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A table filled with Mexican food.

By Mitchell Reber

Hike + Dine: #SupportLocal in Ogden

For adventurers seeking equal parts mountain and metro during their Utah visit, Ogden is a choice — if not unexpected — option.

Photography by Haley Rodgers, Davis County and Dan Ransom

Many outdoor enthusiasts make the pilgrimage to Northern Utah to experience the striking Wasatch Mountain Range. Rugged peaks lined with Ponderosa pines, Trembling aspens, and Rocky Mountain Douglas-firs, cool alpine lakes, and a healthy population of elk, moose, and other wildlife create a remarkable landscape. With nearly 500 trails in the Uinta-Wasatch-Cache National Forest alone, hikers can enjoy both quick-and-easy nature walks and rigorous wilderness treks year-round.

For adventurers seeking equal parts mountain and metro during their Utah visit, Ogden is a choice — if not unexpected — option.

Nestled against the Wasatch Mountains, Ogden has experienced a commercial and cultural renaissance the past two decades. With a burgeoning nightlife and dining scene, shopping centers, music venues, festivals and a thriving arts community — all within a stone’s throw from top-tier outdoor adventures — visitors can experience the spectrum of some of Utah’s best. 

Punctuate a day exploring the mountains with a stroll down Historic 25th Street in Downtown Ogden and catch a comedy show at Wise Guys, lounge in a lawn chair at the Ogden Amphitheater during a concert, or make a stop at rooftop bar Alleged for an evening nightcap. 

Experience Ogden’s dichotomy of outdoor recreation and urban corridor with some hike and dine suggestions below — prove to yourself that it is indeed possible to enjoy a wilderness trek soon followed by a world-class drink downtown.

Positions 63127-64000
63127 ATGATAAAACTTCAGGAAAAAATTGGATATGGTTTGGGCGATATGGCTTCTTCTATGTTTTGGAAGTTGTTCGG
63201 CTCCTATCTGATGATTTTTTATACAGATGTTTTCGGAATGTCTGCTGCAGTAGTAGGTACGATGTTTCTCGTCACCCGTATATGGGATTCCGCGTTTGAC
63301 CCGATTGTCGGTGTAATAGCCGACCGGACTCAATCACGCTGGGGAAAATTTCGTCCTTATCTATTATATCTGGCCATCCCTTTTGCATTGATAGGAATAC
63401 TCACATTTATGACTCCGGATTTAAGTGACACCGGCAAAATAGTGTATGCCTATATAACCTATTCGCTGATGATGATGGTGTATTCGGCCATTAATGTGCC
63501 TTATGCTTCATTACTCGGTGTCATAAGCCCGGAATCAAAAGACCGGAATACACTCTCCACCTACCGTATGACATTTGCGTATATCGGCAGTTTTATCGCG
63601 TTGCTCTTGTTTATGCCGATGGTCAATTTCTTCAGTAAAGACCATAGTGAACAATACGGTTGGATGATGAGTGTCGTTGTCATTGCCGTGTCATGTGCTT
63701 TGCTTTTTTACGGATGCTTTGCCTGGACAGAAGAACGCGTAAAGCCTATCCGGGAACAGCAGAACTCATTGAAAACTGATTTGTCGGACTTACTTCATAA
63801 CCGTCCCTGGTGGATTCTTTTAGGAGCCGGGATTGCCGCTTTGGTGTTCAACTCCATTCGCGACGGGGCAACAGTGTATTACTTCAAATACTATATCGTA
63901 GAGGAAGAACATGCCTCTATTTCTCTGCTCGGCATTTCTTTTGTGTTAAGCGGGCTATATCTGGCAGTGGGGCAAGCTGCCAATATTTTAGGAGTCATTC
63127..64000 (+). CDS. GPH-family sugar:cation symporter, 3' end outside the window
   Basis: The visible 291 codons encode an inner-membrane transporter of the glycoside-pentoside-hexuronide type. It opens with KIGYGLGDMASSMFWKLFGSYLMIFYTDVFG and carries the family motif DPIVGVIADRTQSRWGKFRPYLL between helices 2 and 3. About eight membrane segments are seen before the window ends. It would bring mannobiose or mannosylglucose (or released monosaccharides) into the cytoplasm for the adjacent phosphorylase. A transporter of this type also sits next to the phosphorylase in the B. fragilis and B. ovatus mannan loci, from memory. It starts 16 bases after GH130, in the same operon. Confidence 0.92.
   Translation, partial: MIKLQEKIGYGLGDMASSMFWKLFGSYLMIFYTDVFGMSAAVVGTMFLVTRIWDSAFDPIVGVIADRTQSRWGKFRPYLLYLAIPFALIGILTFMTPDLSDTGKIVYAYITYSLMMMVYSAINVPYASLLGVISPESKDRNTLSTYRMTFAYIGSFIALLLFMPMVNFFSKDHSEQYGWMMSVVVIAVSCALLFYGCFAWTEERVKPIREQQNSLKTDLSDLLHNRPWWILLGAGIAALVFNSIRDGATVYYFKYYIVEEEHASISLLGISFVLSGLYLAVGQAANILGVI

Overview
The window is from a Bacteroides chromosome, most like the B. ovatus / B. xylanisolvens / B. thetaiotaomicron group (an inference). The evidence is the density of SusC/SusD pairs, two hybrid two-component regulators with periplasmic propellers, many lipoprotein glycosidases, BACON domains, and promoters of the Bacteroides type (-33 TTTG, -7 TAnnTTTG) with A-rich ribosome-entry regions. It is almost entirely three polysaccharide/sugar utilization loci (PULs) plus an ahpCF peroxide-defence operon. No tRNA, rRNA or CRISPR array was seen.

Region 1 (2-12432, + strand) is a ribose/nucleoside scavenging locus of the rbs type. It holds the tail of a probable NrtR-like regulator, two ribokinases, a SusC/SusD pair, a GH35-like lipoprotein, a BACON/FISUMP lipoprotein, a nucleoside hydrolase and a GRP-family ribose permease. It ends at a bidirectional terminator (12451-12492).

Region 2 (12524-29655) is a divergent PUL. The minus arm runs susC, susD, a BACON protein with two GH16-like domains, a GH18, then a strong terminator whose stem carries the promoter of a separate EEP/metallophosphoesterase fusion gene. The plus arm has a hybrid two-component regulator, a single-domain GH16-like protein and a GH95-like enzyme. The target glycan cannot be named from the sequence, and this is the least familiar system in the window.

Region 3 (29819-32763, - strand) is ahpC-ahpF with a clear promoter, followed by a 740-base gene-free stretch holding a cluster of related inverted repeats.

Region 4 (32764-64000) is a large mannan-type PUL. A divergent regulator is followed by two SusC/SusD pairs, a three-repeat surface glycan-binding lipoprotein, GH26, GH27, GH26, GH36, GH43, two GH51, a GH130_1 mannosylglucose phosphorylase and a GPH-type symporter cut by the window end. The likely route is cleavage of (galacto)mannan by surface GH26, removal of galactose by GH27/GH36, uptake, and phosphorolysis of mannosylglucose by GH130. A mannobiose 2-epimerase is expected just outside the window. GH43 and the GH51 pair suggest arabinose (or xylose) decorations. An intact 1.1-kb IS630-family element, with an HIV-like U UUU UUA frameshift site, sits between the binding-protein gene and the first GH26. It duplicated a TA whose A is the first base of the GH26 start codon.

Tona Sushi. Photo: Cam McLeod

Tona Sushi. Photo: Cam McLeod

Experience the dramatic views of Malans Peak 

Hike: For hikers looking for a modest challenge with a payoff, check out Malans Peak. With a 2,140-foot gain in under three miles, the summit of this out-and-back trail rewards those who complete it with panoramic views of Ogden, the Great Salt Lake and surrounding mountains. Leading into Taylor Canyon, the first half of this five-mile route is shaded, easy-going and includes a waterfall. The second half is where the heavy breathing starts: steep switchbacks lined with pines that lead up the mountain. Pro-tip: There are several places to stop for views. Don’t stop at the first overlook. Continue on to the summit for the best views!

Eat: After conquering Malan, take a 10-minute drive and treat yourself to one of Odgen’s best Japanese eateries. Tona Sushi Bar and Grill uses locally sourced ingredients and fresh seafood from around the globe to create innovative dishes like the Smokin Hot-Machi roll--made with light rosemary smoked hamachi, avocado, fennel, thai chili, thin sliced oranges and citrus soy. Tona’s also offers other Japanese staples, such as Tempura Udon, Nigiri, Chicken Teriyaki, Bento Boxes and more. Dine in modern, elevated seating or choose a more intimate experience and sip on hot sake in traditional, low-rise tables.